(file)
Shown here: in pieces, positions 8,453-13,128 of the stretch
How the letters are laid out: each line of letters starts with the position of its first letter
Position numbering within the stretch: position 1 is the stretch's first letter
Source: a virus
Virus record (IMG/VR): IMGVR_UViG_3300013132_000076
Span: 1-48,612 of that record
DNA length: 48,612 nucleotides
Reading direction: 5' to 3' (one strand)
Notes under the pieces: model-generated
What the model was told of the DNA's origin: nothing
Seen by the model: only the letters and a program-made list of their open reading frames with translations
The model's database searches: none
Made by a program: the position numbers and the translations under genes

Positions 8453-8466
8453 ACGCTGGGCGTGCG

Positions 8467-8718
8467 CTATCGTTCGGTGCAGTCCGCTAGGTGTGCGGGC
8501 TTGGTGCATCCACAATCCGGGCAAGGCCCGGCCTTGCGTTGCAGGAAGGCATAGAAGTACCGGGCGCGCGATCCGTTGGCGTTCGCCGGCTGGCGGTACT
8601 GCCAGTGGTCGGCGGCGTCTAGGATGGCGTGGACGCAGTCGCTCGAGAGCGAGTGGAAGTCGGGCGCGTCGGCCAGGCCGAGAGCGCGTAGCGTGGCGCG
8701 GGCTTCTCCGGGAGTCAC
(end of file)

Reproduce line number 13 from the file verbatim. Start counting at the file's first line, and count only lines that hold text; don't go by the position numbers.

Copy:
Made by a program: the position numbers and the translations under genes